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Raisina Files 2021 aims to engage with the leitmotifs of this past pandemic year, mirroring the theme of the Raisina Dialogue 2021, “#ViralWorld: Outbreaks, Outliers and Out of Control”. Within this overarching theme, we have identified five pillars and areas of discussion to critically engage with—WHOse Multilateralism? Reconstructing the UN and Beyond; Securing and Diversifying Supply Chains; Global ‘Public Bads’: Holding Actors and Nations to Account; Infodemic: Navigating a ‘No-Truth’ World in the Age of Big Brother; and, finally, the Green Stimulus: Investing in Gender, Growth and Development. Together, these five pillars of the Raisina Dialogue capture the multitude of conversations and anxieties countries are engaging and grappling with.

Raisina Files is an annual ORF publication that brings together emerging and established voices in a collection of essays on key, contemporary questions that are implicating the world and India.

In this volume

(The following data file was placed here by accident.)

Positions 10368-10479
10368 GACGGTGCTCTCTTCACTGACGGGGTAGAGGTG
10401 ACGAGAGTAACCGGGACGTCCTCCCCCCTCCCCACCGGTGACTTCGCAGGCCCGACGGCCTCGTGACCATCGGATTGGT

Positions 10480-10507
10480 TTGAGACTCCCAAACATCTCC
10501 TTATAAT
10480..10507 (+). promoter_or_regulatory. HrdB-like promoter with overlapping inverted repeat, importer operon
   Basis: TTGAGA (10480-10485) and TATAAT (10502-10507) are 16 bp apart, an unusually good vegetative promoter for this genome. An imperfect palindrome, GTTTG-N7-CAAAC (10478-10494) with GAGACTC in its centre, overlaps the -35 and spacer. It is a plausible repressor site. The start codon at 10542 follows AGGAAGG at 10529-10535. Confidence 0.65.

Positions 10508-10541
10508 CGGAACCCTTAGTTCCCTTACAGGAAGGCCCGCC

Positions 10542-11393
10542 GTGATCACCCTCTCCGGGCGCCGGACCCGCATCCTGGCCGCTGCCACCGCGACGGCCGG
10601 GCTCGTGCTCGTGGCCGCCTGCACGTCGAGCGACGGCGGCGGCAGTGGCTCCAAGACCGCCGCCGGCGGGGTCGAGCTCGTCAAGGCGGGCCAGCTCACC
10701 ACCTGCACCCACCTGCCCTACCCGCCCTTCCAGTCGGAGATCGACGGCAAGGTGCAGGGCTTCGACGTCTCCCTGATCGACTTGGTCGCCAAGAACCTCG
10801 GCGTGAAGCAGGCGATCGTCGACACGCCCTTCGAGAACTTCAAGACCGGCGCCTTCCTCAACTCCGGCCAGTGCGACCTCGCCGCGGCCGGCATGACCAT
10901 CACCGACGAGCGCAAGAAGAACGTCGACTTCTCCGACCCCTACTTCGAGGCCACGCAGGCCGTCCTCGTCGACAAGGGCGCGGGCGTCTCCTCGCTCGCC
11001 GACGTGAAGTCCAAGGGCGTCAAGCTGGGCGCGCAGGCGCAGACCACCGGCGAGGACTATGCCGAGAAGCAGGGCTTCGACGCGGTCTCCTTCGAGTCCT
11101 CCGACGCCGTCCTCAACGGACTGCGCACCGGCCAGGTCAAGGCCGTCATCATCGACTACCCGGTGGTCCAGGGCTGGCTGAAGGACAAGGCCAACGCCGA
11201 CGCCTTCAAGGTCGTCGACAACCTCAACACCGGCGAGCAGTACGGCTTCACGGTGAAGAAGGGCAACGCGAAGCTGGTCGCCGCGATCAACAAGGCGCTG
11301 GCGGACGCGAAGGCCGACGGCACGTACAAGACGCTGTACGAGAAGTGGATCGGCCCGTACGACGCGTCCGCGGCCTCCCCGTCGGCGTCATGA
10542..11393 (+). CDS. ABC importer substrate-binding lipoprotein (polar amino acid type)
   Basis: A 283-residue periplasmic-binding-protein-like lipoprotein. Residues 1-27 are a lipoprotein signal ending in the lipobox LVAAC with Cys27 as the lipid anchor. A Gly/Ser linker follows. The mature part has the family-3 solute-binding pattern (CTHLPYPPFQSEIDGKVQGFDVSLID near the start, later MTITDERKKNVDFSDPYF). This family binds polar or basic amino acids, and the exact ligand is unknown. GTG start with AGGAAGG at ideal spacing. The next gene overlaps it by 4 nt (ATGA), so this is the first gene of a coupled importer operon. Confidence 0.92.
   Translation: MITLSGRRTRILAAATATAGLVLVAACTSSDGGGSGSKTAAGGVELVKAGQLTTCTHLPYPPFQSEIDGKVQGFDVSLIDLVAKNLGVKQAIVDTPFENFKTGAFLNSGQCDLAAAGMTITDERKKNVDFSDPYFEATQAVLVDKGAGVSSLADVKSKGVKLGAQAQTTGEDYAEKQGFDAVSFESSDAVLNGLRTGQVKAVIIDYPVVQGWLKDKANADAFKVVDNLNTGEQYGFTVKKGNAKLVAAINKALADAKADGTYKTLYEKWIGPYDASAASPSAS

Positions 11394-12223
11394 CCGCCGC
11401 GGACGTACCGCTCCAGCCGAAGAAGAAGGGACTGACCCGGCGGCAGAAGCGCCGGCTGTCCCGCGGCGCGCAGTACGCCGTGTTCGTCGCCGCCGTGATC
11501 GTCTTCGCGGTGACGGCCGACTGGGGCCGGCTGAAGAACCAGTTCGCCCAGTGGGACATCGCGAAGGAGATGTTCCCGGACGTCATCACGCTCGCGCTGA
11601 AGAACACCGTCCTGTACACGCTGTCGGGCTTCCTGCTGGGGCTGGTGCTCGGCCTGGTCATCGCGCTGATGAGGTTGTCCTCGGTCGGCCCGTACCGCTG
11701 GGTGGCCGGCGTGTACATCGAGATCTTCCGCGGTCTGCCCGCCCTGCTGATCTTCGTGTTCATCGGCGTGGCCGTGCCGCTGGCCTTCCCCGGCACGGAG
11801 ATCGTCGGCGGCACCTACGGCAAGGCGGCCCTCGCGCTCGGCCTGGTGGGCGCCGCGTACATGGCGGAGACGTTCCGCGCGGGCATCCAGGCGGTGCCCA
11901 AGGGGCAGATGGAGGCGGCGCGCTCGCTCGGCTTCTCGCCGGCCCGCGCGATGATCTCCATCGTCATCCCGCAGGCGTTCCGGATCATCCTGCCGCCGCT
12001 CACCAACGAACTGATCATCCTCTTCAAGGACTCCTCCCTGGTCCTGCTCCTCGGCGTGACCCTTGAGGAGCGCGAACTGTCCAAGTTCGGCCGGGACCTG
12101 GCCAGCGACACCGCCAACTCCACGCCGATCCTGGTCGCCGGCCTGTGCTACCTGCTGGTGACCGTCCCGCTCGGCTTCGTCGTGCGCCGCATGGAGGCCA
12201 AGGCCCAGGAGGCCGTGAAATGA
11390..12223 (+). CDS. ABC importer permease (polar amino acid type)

Editors: Samir Saran, Preeti Lourdes John

  • Emerging Narratives and the Future of Multilateralism | Amrita Narlikar
  • Diplomacy in a Divided World | Melissa Conley Tyler
  • Is A Cold War 2.0 Inevitable? | Velina Tchakarova
  • Trust But Verify: A Narrative Analysis Of “Trusted” Tech Supply Chains | Trisha Ray
  • Can The World Collaborate Amid Vaccine Nationalism | Shamika Ravi
  • A Nuclear Insecurity: How Can We Tame The Proliferators | Rajeswari Pillai Rajagopalan
  • De Facto Shared Sovereignty And The Rise Of Non-State Statecraft: Imperatives For Nation-States | Lydia Kostopoulus
  • Digital Biases: The Chimera Of Equality And Access | Nanjira Sambuli
  • The Infodemic: Regulating The New Public Square | Kara Frederick
  • How Finance Can Deliver Real Environmental And Climate Impact | Geraldine Ang
  • Unlocking Capital For Climate Response In The Emerging World | Kanika Chawla
  • Putting Women Front And Centre Of India’s Green Recovery Process | Shloka Nath, Isha Chawla, Shailja Mehta
  • Investing In Material Innovation Is Investing In India’s Future | Nisha Holla

Read here – https://www.orfonline.org/research/raisina-files-2021/

Books, Raisina Dialogue, Writing

Raisina Files 2021